Looking out over Newfoundland's breathtaking coastal scenery invokes a sense of timelessness, and it's this feeling that makes Newfoundland and Labrador one of Canada's most extraordinary
Looking out over Newfoundland's breathtaking coastal scenery invokes a sense of timelessness, and it's this feeling that makes Newfoundland and Labrador one of Canada's most extraordinary regions.
In Storm the Kettle, authors Elaine Feore and Joanne Goudie celebrate Newfoundland's strong connection to the past with an eye to the culinary world beyond its shores, maintaining a centuries-old love of food and commonwealth, but, at the same time, infusing them with a contemporary sampling of recipes from around the globe.
It's often observed that Newfoundlanders take great pleasure in sharing food with the people around them, and Storm the Kettle encourages and updates this tradition, taking inspiration both from present-day Newfoundland restaurant culture as well as from the customary foods that have graced East Coast tables since Canada's earliest days.
Recipes for Thai Beef Skewers, Greek Phyllo Chicken (with Lemon Béchamel Sauce), and Fattoush accompany the classic stew and seafood dishes that have long defined Newfoundland's unique culinary scene. Appetizers and sides like Turnip "Fries" with Crispy Prosciutto and Balsamic Dressing invite foreign tastes to time-honored staples. And for the purist, Feore and Goudie offer a generous helping of recipes that pay tribute to Newfoundland's essential export-cod-with selections such as Salt Cod Soup, Cod Tacos, and Poached Cod with Mixed Vegetables.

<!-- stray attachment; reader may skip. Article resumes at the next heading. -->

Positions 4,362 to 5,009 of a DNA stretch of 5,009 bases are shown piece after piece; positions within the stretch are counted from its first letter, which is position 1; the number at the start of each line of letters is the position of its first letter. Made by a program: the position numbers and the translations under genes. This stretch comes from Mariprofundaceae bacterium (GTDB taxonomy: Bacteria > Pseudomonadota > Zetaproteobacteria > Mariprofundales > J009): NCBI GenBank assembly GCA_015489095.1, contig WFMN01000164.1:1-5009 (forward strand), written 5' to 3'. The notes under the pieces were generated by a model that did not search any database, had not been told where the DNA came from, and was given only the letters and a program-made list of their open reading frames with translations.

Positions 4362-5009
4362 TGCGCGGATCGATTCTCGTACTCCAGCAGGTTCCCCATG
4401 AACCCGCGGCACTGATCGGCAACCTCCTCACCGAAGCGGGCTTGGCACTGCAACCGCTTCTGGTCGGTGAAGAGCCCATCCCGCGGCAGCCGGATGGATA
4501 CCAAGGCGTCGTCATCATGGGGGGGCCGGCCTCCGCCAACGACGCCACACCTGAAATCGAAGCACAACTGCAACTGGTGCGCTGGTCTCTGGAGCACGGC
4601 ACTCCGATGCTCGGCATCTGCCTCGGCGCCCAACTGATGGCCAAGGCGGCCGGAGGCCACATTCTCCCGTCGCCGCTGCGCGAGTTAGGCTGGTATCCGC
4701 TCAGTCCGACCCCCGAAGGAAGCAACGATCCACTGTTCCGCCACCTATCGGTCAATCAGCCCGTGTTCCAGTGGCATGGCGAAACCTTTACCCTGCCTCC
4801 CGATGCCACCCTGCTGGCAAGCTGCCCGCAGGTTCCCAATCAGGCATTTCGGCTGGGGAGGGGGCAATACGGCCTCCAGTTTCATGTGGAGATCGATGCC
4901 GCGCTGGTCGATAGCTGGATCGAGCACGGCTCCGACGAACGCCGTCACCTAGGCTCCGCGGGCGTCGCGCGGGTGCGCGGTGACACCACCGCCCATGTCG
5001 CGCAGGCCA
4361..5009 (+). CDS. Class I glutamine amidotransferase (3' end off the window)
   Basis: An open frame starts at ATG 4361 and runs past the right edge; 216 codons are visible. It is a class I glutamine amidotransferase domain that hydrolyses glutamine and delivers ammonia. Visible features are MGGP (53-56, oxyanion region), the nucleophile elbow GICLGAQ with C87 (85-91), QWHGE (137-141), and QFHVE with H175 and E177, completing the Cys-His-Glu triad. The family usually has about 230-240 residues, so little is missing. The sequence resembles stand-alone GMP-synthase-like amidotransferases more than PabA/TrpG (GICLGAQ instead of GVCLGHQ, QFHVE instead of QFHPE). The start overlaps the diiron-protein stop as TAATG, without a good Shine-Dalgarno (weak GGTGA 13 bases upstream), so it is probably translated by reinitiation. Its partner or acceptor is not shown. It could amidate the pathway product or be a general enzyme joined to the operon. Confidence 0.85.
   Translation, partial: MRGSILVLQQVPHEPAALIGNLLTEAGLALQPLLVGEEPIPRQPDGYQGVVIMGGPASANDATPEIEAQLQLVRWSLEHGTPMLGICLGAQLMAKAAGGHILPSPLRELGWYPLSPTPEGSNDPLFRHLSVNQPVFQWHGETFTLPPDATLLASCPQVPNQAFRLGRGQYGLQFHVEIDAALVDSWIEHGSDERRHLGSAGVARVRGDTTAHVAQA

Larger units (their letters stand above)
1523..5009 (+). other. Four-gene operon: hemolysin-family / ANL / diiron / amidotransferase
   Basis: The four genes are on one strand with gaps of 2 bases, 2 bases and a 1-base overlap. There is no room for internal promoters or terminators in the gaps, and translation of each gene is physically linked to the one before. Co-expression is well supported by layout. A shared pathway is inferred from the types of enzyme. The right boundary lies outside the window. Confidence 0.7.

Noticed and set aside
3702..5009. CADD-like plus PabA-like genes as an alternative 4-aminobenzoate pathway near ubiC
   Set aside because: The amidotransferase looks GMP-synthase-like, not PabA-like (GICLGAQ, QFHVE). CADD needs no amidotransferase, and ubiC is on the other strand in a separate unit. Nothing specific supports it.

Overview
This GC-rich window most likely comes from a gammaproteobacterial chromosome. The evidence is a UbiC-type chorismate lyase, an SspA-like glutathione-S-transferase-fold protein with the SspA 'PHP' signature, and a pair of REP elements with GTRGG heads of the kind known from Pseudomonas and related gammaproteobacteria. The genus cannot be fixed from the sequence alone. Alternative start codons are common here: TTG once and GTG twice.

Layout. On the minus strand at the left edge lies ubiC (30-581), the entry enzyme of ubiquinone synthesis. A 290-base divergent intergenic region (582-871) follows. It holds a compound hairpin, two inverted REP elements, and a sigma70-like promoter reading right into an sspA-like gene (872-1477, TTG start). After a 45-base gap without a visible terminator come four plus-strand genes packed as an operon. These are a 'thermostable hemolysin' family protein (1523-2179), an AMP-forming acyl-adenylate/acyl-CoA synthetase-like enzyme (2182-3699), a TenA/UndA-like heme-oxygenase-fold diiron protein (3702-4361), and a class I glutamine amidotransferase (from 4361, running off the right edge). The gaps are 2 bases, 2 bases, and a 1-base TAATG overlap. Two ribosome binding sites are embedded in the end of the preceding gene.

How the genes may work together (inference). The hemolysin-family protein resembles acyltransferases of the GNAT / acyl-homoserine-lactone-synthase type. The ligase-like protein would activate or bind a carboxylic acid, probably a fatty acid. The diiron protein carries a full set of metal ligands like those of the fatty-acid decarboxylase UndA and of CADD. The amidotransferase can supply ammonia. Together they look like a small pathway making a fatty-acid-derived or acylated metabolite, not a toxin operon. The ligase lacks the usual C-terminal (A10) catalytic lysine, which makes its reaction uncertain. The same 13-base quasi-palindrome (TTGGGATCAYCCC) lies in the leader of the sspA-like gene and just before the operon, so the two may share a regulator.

Embellished with sidebars that detail Newfoundland's rich heritage and culinary evolution, Storm the Kettle is a unique book that reflects Newfoundland's enduring place on the Canadian menu, while looking at the food trends and tastes that influence it today.
About the title:
Newfoundlanders are famous for having their own way of saying things, be it with words, phrases or accent. On The Rock Storm the kettle means to boil water hastily in a kettle for a 'mug up' or cup of tea.
View Biographical note
was born in St. John's, Newfoundland. She is a self-taught cook who ran a catering business in Windsor, Ontario before fulfilling her dream of opening her own restaurant, Elaine's Fine Foods. After selling that restaurant, she returned home to live in Newfoundland where she met Joanne Goudie. Together the two of them built The Blue Fish Bistro, a restaurant in Grand Falls, Windsor serving cuisine inspired by menus from around the world. Elaine and her husband Dermot now divide their time between St. John's and Cape Broyle and her happiest times are spent cooking for her grandchildren, family, and friends from all corners of the world. Storm the Kettle is her first cookbook.
was born in the central Newfoundland town of Botwood but has lived in many parts of the island including Corner Brook, Stephenville, St. John's, Fogo Island and Grand Falls, Windsor. She has always loved baking and catering, and after meeting Elaine Feore the two were able to turn their shared passion for food into the grand adventure of opening their own restaurant, The Blue Fish Bistro, which would help inspire their cookbook Storm the Kettle. Joanne and her husband Craig are the proud parents of two sons.
View Review text
While former bistro owners and current Newfoundlanders Feore and Goudie are careful to include historical island favourites such as figgy duff and pease pudding — here the mashed soft yellow peas are presented as a dip — Storm the Kettle's flavours and approaches are unabashedly global. From fattoush made with Newfoundland-baked pita to Mediterranean-seasoned chicken thighs, this is a friendly cookbook that delights in multiplicity. Canadians searching for a new bedtime tradition would do well to pick a delicate "bed lunch" sandwich of crusty bread and melted bittersweet chocolate.
— The Globe and Mail